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answers from New York on

Absolutely a typical child over the age of four should not be displaying those symptoms regularly. But you need to continue to listen to the experts about your particular child and guide him from where he is and hear the expectations his teachers have for him. Dont stress over this survey, find out if his teachers and OT agree you should should change how you react to him.

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answers from Washington DC on

Hazel W., you are right on!

Reread Hazel's post. I especially agree with her on giving kids attention: They DO need it; it's how they learn and grow; and they must be taught to entertain themselves when they're at the right age and stage to start doing so. It's not hardwired. What's hardwired is the need for attention. And there is nothing wrong with that!

Also...I dislike surveys that turn life into neat little packages so we can just count off a certain number of steps and we'll have all the answers. Look on them with intense skepticism. And I boggle at "surveys" that come from out of nowhere....authored by no one with a name or credentials other than owning a computer!

Don't label your son "spoiled" or anything else based on some list by some faceless blogger.

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answers from Chicago on

I wouldn't take what a survey says as the final word in whether your child is spoiled.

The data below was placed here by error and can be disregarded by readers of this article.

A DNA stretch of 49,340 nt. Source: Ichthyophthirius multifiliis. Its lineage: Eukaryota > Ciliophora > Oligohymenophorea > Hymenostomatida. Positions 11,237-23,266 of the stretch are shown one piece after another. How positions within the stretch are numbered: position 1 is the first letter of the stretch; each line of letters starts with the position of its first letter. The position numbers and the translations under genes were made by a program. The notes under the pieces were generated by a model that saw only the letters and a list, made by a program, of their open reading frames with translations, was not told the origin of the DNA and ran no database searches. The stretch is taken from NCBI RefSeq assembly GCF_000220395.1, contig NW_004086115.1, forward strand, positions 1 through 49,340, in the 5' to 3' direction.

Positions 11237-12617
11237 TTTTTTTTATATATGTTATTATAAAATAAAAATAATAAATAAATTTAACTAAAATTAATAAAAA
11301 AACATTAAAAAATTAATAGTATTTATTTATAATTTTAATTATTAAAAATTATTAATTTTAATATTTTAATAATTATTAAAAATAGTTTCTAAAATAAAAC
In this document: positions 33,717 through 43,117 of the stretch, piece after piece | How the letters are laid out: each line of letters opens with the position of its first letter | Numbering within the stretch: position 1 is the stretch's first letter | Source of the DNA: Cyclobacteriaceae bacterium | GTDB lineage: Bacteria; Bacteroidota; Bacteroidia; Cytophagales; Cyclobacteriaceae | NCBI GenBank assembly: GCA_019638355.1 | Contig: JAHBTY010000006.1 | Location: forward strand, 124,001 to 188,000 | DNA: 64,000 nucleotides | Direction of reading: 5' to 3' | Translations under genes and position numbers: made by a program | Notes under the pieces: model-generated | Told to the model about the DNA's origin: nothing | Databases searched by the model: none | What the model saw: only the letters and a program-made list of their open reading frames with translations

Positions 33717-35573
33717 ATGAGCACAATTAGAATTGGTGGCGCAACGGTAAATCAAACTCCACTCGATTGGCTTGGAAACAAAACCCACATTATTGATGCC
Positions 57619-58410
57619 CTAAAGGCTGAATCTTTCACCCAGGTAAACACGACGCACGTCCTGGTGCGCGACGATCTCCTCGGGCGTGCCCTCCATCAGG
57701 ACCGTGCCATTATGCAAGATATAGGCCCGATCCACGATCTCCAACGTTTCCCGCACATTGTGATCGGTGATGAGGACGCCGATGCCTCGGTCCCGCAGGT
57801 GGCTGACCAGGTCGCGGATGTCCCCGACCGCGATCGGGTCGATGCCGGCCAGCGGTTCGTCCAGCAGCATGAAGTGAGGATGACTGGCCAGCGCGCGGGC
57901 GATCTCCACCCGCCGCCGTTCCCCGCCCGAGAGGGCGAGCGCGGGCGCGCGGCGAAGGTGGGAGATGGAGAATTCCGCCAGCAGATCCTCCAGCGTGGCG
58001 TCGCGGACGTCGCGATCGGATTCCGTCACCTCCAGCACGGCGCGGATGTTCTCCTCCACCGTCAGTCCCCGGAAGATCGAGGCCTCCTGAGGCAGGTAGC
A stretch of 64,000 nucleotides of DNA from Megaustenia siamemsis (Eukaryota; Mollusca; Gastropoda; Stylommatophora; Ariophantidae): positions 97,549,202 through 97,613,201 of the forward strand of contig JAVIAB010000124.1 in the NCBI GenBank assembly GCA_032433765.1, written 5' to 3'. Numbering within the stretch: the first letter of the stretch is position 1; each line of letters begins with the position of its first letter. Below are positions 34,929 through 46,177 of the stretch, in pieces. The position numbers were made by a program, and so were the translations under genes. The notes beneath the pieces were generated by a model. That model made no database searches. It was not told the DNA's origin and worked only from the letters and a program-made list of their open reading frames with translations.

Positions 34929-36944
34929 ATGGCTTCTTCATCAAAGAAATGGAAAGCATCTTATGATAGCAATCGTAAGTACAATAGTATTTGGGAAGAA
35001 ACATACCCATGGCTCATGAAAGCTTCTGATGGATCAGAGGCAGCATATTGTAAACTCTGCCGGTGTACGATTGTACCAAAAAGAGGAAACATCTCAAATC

However, when I met my SD she was 10 out of 10 on that list! It appalled me how she controlled all the adults in her life, would beg and beg for things, if you offered to buy her something she wanted TWO of them, or something more expensive, you couldn't get her to do anything without some bribe (she'd often say "what are you going to do for me?"), she couldn't do anything by herself, she couldn't play alone, she would ignore you if she didn't feel like answering, and while she didn't throw loud tantrums, she would just pout.

However, we worked on all those things and now at age 11 she is NONE of those things. She is helpful, generous, thankful, caring and is able to get along with kids AND adults.

So I wouldn't worry about what your child scored on some magazine test. Just keep loving them, encouraging them, modeling behavior, praising good behavior, being intolerant of bad behavior and basically showing them the way. They will grow out of all of those things.

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answers from Portland on

Oh lordy, I'd better reign in my 7 year old. I never really thought of some of those traits as being "spoiled" either. I thought he was just the kind of kid who is an extrovert and needs people around at all times. lol. Actually, I looked back at the list and he really only does two things on that list consistently, but I guess I was combining my two kids when I read it. haha.

I'll keep trying positive reinforcement for them, since that works best for us.